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  1. #1
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    Default Deteiorating CMU piers

    This home is just under 30 years old and multiple piers under the home exhibited deterioration at/just above the soil line. When probing, they were relatively stable and there was no notable deterioration below soil line and down about another two inches. Crawl space was not unusually damp at time of inspection and no visible signs of long-term moisture problems. Thoughts on causes, significance and any mitigation needs?

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  2. #2
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    Default Re: Deteiorating CMU piers

    So it's the footing that's "soft" and crumbling, not the CMU's?


  3. #3
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    Default Re: Deteiorating CMU piers

    Do you have a side view photo of the pier?

    Are the CMUs solid?

    It is unusual, at least for me, to see the CMUs laid vertically rather than horizontally.

    Neither the CMUs nor the concrete footing should be falling apart.

    Jerry Peck
    Construction Litigation Consultant ( www.ConstructionLitigationConsultants.com )
    www.AskCodeMan.com

  4. #4
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    Default Re: Deteiorating CMU piers

    Quote Originally Posted by Dom D'Agostino View Post
    So it's the footing that's "soft" and crumbling, not the CMU's?
    The footing is well below grade, so what you see is the CMU.

    - - - Updated - - -

    Quote Originally Posted by Jerry Peck View Post
    Do you have a side view photo of the pier?

    Are the CMUs solid?

    It is unusual, at least for me, to see the CMUs laid vertically rather than horizontally.

    Neither the CMUs nor the concrete footing should be falling apart.
    These are likely solid.


  5. #5
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    Default Re: Deteiorating CMU piers

    Quote Originally Posted by Randall Clark View Post
    The footing is well below grade, so what you see is the CMU.
    That 1st row in the photo looks like a different mix or different product, I thought it was the top of a poured footing.


  6. #6
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    Default Re: Deteiorating CMU piers

    That looks like the aggregate in concrete more than it does in a CMU?

    Again "Do you have a side view photo of the pier?"

    Showing all sides of the pier may help.

    How deep down is the top of the footing?

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  7. #7
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    Default Re: Deteiorating CMU piers

    Quote Originally Posted by Jerry Peck View Post
    That looks like the aggregate in concrete more than it does in a CMU?

    Again "Do you have a side view photo of the pier?"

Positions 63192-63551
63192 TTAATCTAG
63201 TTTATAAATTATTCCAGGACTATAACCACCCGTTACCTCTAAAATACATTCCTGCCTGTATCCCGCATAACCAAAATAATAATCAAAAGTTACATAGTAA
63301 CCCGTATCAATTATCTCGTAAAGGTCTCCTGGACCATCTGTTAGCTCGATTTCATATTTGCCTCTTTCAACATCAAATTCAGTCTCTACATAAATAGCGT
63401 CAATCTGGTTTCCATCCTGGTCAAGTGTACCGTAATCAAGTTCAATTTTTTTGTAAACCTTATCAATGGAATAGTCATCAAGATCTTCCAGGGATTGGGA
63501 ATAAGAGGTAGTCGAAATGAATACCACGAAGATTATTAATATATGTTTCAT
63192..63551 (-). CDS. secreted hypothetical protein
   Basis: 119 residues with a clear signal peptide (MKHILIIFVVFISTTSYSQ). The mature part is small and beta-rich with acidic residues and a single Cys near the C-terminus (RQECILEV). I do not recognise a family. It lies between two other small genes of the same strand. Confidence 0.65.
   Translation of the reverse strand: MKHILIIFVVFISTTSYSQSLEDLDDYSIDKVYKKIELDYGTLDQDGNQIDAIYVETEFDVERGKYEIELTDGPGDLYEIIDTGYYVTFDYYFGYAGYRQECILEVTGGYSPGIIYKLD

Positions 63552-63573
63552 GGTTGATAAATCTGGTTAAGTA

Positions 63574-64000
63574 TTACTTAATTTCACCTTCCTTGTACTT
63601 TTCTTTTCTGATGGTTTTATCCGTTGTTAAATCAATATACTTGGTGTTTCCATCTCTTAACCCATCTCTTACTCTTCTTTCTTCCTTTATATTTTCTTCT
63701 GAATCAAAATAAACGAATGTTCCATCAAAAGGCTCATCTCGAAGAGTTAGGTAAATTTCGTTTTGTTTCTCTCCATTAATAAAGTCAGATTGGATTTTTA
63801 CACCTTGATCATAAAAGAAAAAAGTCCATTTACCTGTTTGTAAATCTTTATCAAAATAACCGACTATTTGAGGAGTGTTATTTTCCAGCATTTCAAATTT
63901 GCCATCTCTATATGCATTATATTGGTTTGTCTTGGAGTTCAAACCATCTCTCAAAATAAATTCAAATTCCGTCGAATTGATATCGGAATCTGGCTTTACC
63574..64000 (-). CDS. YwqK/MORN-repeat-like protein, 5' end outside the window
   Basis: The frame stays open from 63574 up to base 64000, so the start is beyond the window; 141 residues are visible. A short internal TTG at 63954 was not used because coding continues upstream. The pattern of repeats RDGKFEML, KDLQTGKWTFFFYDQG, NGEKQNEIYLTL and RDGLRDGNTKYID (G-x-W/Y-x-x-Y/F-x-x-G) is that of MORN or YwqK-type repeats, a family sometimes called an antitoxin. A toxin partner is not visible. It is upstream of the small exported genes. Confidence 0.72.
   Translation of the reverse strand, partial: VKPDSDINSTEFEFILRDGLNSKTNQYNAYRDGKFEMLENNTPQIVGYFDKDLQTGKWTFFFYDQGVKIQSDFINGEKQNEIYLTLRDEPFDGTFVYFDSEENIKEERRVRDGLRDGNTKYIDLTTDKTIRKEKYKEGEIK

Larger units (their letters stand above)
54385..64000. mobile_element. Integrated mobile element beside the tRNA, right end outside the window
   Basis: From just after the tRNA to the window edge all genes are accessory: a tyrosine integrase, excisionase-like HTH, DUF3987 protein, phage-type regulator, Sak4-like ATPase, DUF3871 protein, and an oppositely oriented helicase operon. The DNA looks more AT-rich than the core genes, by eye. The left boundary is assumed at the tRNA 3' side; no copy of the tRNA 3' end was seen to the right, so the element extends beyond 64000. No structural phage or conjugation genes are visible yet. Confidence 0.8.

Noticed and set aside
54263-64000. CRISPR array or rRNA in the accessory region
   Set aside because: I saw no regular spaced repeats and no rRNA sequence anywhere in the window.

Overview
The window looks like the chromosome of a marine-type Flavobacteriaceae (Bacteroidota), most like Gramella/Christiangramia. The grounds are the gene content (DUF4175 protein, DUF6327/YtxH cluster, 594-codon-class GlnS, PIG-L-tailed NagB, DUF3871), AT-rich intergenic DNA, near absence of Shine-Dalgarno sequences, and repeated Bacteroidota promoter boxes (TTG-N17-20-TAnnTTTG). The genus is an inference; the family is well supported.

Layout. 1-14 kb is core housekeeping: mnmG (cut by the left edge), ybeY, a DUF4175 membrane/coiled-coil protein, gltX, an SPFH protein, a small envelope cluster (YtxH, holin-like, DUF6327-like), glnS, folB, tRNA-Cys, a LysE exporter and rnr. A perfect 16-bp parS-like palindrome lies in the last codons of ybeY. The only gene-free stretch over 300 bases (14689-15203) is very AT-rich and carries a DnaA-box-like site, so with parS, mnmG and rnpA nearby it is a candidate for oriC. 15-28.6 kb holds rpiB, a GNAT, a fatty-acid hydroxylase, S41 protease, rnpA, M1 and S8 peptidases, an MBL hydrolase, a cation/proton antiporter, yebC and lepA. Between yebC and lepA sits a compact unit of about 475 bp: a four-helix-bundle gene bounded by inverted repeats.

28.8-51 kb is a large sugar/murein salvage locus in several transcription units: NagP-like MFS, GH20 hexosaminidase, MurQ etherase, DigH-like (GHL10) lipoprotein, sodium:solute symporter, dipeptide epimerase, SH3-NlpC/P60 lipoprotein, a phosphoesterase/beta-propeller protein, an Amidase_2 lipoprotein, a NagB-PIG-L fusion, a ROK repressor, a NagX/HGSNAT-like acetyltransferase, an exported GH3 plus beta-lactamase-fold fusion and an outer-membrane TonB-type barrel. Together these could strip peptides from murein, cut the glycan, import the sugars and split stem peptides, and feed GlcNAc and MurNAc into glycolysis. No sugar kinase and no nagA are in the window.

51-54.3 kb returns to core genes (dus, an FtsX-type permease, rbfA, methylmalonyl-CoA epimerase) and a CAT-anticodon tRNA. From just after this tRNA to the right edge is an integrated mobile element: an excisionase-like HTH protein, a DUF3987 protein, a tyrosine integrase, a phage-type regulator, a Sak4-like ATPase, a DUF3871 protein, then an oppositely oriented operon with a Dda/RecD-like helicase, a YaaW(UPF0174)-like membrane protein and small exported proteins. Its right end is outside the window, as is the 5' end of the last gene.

Showing all sides of the pier may help.

    How deep down is the top of the footing?
    I do not have a photo of the side of that pier but in the first photo, you can see the side of the adjacent pier. I did not probe to the top of the footing, but most in this area are about 12" below grade.


  8. #8
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    Default Re: Deteiorating CMU piers

    Quote Originally Posted by Randall Clark View Post
    I do not have a photo of the side of that pier but in the first photo, you can see the side of the adjacent pier.
    I thought that was part of a wall, okay, got it, which brings up a continuation of one of my initial ponderings: the pier viewed from the front shows the (likely solid) CMUs stacked on edge; the pier viewed from the side (the pier to the left) shows that the second course (next course up) of CMUs up is also stacked on edge perpendicular to the first course.

    Being as the CMUs are square, laying the CMUs flat and stacking them one above the other would use the same number of CMUs, but would create a much more stable pier (gravity works for you, not against you) versus a pier made with CMUs stacked vertically, with more CMUs stacked vertically on top.

    Any engineers out their? What do you say about stacking thin, square, CMUs vertically on edge versus laying them flat on top of each other?

    Jerry Peck
    Construction Litigation Consultant ( www.ConstructionLitigationConsultants.com )
    www.AskCodeMan.com

  9. #9
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    Default Re: Deteiorating CMU piers

    Update. this is what an engineer said after looking at the photos:

    The damages to the foundation piers is a little unusual. The photo appears to show two adjacent concrete block piers with surface damage to the level of block that projects above the ground surface. The appearance of the damage was characteristic of a condition known as spalling. The fact that more than one pier is involved suggests an environmental source rather than a material failure. My best guess is that this is freeze damage. This may occur if a hard freeze follows a heavy rain that saturated the lower layer of block before the first floor is constructed. The portion of block below the surface is protected from the freezing temperatures, and the next layer of block above did not get saturated enough to cause spalling.

    The significant of the damage and whether or not some repair might be appropriate is difficult to judge from a photograph. If the piers were filled with grout or mortar, the damage is of no concern. If they were not, the bearing capacity of the piers was reduced to some degree. What I cannot determine is whether the capacity was reduced to any significant degree. If the piers were not filled, the most economical solution would probably be to fill the affected piers with grout.


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